Bantamweight champion Henry Cejudo was ready to defend his title against Dominick Cruz, and did so dominantly in round one. He went after Cruz’s legs and countered every move thrown at him. It was an easy round, but Cruz adapted in the second round, finding his range and heating up the exchanges. The biggest exchange opened a cut on Cejudo’s forehead with under 30 seconds in the round. After being cleared to continue, Cejudo answered by dropping Cruz with a knee and beat on him until the referee stopped the match. Cejudo then promptly shocked fans by retiring from the sport, finishing with a 16-2 record.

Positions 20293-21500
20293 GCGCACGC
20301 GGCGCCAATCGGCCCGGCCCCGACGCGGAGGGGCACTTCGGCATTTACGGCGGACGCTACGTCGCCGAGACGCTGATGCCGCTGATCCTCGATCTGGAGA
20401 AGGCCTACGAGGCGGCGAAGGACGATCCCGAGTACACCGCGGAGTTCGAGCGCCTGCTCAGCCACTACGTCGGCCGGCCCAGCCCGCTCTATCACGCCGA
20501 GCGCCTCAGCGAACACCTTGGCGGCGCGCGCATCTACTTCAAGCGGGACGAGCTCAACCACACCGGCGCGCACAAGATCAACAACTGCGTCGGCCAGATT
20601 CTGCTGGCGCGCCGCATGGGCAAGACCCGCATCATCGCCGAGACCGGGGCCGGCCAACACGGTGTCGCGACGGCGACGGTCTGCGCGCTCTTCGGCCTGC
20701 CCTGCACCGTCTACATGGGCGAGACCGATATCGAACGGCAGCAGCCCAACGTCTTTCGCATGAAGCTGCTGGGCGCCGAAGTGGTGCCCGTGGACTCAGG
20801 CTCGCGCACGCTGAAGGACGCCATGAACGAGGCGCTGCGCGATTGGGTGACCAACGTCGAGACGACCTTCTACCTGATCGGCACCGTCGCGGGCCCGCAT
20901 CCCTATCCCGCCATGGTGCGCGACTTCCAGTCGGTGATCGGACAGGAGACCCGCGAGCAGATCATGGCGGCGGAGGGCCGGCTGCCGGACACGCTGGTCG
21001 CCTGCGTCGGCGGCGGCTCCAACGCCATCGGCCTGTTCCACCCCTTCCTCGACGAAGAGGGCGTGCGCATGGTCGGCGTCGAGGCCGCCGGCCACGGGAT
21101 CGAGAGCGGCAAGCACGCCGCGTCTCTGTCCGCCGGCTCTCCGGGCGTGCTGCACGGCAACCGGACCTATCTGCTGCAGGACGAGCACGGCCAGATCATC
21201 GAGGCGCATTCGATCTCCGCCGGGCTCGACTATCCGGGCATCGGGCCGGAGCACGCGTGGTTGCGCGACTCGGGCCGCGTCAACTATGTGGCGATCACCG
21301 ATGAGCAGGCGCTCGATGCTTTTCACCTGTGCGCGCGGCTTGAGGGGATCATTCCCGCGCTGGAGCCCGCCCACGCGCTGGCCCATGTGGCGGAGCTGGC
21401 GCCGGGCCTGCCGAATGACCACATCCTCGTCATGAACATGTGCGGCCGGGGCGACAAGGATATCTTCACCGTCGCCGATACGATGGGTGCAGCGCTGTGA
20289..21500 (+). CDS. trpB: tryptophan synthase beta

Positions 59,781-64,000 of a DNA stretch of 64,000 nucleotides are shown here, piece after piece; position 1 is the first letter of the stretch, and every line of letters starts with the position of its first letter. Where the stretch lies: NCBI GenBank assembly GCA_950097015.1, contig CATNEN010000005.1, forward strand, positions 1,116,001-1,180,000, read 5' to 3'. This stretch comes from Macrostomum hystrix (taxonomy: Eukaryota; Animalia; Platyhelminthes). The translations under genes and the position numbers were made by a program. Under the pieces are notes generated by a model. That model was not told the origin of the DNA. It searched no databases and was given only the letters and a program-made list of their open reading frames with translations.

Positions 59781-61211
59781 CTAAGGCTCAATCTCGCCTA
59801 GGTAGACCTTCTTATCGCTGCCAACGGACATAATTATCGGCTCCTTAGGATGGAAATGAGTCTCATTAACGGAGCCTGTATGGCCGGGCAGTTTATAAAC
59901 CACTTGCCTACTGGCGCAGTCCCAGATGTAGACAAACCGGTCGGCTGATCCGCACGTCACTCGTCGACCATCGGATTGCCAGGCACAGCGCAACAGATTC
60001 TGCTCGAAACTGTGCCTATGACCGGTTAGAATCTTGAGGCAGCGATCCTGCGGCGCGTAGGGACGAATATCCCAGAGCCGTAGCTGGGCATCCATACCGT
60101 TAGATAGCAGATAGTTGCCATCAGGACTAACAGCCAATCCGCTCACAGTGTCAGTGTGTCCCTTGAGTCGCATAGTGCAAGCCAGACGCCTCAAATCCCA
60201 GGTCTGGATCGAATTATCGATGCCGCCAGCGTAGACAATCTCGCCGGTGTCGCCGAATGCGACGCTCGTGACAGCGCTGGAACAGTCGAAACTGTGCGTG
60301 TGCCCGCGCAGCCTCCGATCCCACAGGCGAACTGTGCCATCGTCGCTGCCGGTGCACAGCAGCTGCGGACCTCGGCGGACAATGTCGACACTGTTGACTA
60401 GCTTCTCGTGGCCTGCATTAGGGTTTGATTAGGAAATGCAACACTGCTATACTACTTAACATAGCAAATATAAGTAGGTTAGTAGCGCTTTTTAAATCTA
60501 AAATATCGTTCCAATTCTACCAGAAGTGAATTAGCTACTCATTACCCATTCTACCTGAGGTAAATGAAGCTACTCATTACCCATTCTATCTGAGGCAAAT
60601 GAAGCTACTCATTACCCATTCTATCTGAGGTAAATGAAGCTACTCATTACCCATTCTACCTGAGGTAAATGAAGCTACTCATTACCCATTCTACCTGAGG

The main event went five rounds, as Justin Gaethje took on Tony Ferguson and his 12-fight winning streak. Gaethje came out slowly, struggling to find a rhythm in the fight. Still, he managed several accurate shots to Ferguson’s head in the first round. As the left hook was working, Gaethje relied on it in the second round, building confidence and expanding his repertoire to include some leg kicks. Ferguson answered with a right uppercut to drop the challenger to end the round. Gaethje was unphased in round three, continuing the pressure and opening two cuts around Ferguson’s eyes. Ferguson managed a brief trip but didn’t accomplish much else in the third. Gaethje remained in control, producing an incredibly similar fourth round. He could have sat on his lead and rode out to a comfortable victory, but he had another idea. Gaethje kept the power shots coming in the fifth against a truly struggling Tony Ferguson. After one too many shots to the chest and jaw, referee Herb Dean called the fight by way of technical knockout, to finish the night in style.